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Triage: making the simple complex?
  1. Ellen J Weber
  1. Department of Emergency Medicine, University of California, San Francisco, San Francisco, CA 94143, USA
  1. Correspondence to Dr Ellen J Weber, Department of Emergency Medicine, University of California San Francisco, San Francisco, CA 94131, USA; ellen.weber{at}ucsf.edu

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One of the hallmarks of an emergency department (ED), compared with an urgent care, or a physician’s office, is that patients are seen by the clinicians in order of acuity, not arrival. When there are plenty of caretakers and few patients, determining the order is less important; everyone gets seen quickly. But when there are more patients than there are staff, some form of prioritisation is needed to prevent a critically ill patient deteriorating in the waiting room. Thus, triage is a critical need when there are not enough clinicians to go around. And as our departments become more and more crowded, our waits longer, there appears to be a greater and greater need for triage.

At the same time, triage itself, or at least the way we are told to practise it, also soaks up resources. In most EDs where emergency medicine is practised, one form or another of a multilevel triage scale is used to sort patients into three, four or five categories. Usually, only experienced nurses are allowed to perform triage, but only after special training. However, despite their extensive experience, these nurses are then asked to follow an algorithm rather than utilising their clinical judgement. Moreover, we hand to triage tasks that could be done by others: in some cases a quick registration, taking observations which could be done by a technician, or handling complaints from waiting patients, which would be better solved by a security guard, or, better yet, a kindly volunteer offering a cup of tea. Moreover, the nurses are asked to sort to a degree that at best marginally contributes to an orderly flow of patients, requiring at times Talmudic judgements about whether a patient is a level 4 or a 5, a green or a blue.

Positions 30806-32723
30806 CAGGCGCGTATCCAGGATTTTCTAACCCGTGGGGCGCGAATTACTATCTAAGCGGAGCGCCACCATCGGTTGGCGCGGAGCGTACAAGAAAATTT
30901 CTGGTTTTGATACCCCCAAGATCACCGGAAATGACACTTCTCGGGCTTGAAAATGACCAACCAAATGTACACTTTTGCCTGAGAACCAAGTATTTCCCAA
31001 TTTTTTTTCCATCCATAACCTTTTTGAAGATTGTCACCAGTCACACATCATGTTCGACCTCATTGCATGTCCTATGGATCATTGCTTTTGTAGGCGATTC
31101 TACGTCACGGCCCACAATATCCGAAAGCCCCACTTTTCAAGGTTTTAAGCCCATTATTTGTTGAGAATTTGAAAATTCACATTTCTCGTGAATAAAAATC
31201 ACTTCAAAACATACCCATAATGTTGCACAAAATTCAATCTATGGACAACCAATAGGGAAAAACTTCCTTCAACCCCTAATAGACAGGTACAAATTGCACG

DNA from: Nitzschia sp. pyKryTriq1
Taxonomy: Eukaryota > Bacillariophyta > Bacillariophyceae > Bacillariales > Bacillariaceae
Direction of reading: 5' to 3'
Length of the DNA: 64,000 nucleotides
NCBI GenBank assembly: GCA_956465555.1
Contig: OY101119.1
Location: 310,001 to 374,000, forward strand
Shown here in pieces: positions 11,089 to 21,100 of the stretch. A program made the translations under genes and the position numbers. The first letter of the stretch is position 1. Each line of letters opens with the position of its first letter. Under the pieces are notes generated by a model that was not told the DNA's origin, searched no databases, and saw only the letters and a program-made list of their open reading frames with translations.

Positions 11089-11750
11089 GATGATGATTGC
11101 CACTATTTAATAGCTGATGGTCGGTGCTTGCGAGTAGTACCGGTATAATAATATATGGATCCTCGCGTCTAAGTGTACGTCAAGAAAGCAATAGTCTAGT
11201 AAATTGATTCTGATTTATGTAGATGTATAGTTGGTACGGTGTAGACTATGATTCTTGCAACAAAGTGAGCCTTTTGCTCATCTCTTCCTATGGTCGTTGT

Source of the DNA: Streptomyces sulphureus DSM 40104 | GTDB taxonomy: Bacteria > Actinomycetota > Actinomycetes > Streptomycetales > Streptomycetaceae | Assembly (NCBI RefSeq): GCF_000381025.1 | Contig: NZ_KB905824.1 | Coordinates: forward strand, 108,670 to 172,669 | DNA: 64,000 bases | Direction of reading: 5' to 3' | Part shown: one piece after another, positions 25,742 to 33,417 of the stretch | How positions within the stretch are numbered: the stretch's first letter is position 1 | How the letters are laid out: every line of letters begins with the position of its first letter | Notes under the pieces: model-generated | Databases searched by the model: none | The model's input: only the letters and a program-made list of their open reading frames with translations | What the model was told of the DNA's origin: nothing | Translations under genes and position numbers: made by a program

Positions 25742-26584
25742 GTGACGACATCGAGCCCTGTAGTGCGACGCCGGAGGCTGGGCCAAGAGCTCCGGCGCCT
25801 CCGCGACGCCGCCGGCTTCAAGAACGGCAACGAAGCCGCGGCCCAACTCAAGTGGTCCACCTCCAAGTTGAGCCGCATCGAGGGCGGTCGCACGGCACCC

In the EMJ, Iversen et al 1 now report results from an investigation from Denmark that suggests that we can do better, and if we cannot do better, we can pretty much do the same thing with less time and cost. These researchers compared the accuracy of triage decisions by nurses who adhered to the Danish Emergency Process Triage (DEPT) scale with a non-systematic ‘eyeball triage’ performed by phlebotomists and medical students working as phlebotomists from the Department of Clinical Biochemistry. The phlebotomists were instructed to look at the patient and if possible ask for a chief complaint, then assign the patient to a DEPT colour-coded acuity based on who needed the most immediate attention. The authors then compared the accuracy of the triage scores of the nurses and the phlebotomists in predicting mortality. In short, ‘eyeball triage’ was more accurate.

There are certainly several caveats to this study—it was performed at a single centre, with a triage system that is not widely used internationally. The authors used the proxy of mortality, because there is no gold standard for ‘acuity’—how quickly a patient needs treatment. However, this is a problem with all triage studies. There was no assessment of reliability (how often the nurses agreed with each other or the phlebotomists agreed with each other). Yet the study should make us rethink our current process and the evidence behind it.